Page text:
(Foundational Questions Institute) — As the size of modern technology shrinks to the nanoscale, weird quantum effects — such as quantum tunneling, superposition, and entanglement — become prominent.
This opens the door to a new era of quantum technologies, where quantum effects can be exploited. Many everyday technologies make use of feedback control routinely; an important example is the pacemaker, which must monitor the user’s heartbeat and apply electrical signals to control it, only when needed. But physicists do not yet have an equivalent understanding of feedback control at the quantum level. Now, physicists have developed a “master equation” that will help engineers understand feedback at the quantum scale. Their results are published in the journal Physical Review Letters.
“It is vital to investigate how feedback control can be used in quantum technologies in order to develop efficient and fast methods for controlling quantum systems, so that they can be steered in real time and with high precision,” says co-author Björn Annby-Andersson, a quantum physicist at Lund University in Sweden.
An example of a crucial feedback-control process in quantum computing is quantum error correction. A quantum computer encodes information on physical qubits, which could be photons of light, or atoms, for instance. But the quantum properties of the qubits are fragile, so it is likely that the encoded information will be lost if the qubits are disturbed by vibrations or fluctuating electromagnetic fields. That means that physicists need to be able to detect and correct such errors, for instance by using feedback control. This error correction can be implemented by measuring the state of the qubits and, if a deviation from what is expected is detected, applying feedback to correct it.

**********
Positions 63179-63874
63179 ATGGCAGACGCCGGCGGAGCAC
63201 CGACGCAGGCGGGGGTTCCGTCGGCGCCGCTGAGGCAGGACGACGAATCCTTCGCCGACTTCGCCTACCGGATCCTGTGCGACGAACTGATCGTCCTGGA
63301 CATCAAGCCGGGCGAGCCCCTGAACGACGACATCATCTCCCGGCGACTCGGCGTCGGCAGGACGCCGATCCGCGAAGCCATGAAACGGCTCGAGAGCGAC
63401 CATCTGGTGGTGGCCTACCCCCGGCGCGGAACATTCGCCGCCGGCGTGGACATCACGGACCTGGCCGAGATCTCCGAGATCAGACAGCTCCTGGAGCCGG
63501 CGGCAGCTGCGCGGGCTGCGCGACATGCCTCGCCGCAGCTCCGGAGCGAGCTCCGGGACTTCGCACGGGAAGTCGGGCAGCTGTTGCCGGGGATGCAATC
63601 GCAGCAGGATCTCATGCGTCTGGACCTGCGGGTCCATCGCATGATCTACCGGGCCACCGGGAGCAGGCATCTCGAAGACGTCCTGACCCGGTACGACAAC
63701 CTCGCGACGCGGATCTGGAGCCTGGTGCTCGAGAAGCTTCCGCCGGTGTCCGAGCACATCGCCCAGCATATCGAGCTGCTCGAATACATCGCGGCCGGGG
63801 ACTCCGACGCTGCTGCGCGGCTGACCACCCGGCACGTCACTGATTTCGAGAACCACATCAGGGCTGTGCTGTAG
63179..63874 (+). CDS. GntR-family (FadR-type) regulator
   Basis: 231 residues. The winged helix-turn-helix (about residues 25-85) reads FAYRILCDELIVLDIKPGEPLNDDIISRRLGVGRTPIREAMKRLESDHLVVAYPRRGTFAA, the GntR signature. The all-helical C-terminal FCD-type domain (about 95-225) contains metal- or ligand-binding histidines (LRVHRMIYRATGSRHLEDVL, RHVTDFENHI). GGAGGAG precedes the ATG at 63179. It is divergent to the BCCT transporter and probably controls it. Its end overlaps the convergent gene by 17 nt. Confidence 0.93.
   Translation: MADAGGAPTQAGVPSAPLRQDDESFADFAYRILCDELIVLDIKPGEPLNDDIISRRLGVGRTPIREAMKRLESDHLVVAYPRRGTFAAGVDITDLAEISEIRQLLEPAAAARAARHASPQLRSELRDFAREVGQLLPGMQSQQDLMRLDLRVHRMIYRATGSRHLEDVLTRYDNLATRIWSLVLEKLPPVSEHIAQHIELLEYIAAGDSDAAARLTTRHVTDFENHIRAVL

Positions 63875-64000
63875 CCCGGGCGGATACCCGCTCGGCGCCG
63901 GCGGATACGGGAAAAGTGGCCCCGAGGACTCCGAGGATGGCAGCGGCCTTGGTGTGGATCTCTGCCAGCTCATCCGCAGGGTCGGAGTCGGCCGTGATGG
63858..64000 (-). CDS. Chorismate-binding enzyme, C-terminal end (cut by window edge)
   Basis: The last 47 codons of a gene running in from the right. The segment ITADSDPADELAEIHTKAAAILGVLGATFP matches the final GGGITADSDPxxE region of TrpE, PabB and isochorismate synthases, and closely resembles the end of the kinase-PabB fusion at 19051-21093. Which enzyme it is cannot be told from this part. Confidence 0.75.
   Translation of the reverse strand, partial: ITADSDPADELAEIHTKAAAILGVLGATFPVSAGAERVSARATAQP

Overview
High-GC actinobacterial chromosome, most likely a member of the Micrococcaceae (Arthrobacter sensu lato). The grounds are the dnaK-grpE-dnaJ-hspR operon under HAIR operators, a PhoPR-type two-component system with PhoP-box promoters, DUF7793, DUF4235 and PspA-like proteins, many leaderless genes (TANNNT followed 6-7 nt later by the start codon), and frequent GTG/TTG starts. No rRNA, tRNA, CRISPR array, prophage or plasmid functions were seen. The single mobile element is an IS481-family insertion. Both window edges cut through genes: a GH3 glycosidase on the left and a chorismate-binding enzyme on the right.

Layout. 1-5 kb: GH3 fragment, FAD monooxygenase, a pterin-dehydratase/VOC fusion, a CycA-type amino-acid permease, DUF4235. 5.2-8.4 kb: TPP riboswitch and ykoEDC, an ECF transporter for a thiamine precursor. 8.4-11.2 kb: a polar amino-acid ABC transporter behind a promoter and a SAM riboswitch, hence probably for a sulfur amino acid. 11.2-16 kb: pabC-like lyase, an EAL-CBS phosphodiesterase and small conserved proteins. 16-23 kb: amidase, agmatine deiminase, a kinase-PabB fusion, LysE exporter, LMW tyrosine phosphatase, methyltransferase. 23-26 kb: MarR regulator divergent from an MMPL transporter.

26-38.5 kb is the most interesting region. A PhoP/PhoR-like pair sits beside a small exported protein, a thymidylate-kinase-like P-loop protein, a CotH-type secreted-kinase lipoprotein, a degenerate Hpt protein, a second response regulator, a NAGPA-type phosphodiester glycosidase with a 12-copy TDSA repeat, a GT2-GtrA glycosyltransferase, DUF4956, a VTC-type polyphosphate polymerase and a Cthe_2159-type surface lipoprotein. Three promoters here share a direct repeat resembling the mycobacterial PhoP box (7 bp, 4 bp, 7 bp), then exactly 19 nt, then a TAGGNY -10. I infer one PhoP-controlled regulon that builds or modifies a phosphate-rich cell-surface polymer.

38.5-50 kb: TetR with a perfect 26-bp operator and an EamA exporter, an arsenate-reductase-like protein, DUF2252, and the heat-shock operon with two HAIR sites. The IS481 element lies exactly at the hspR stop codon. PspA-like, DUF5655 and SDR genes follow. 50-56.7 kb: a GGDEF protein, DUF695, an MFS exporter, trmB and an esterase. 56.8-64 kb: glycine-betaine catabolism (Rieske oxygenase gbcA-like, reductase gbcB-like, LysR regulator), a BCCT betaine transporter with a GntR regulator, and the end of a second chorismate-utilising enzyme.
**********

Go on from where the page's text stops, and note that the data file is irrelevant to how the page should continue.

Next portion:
But feedback control at the quantum level presents unique challenges, precisely because of the fragility physicists are trying to mitigate. That delicate nature means that even the feedback process itself could destroy the system. “It is necessary to only interact weakly with the measured system, preserving the properties we want to exploit,” says Annby-Andersson.
It is thus important to develop a full theoretical understanding of quantum feedback control, to establish its fundamental limits. But most existing theoretical models of quantum feedback control require computer simulations, which typically only provide quantitative results for specific systems. “It is difficult to draw general, qualitative conclusions,” Annby-Andersson says. “The few models that can provide qualitative understanding are only applicable on a narrow class of feedback controlled systems — this type of feedback is typically referred to as linear feedback.”
Annby-Andersson and his colleagues have developed a master equation, called a “Quantum Fokker-Planck equation,” that enables physicists to track the evolution of any quantum system with feedback control over time. “The equation can describe scenarios that go beyond linear feedback,” says Annby-Andersson. “In particular, the equation can be solved with pen and paper, rather than having to rely on computer simulations.”
The team tested their equation by applying it to a simple feedback model. This confirmed that the equation provides physically sensible results and demonstrated how energy can be harvested in microscopic systems, using feedback control.
The team is now investigating a system that makes use of feedback to manipulate energy in “quantum dots” — tiny semiconducting crystals just billionths of a metre across. “An important future direction is to use the equation as a tool for inventing novel feedback protocols that can be used for quantum technologies,” says Annby-Andersson.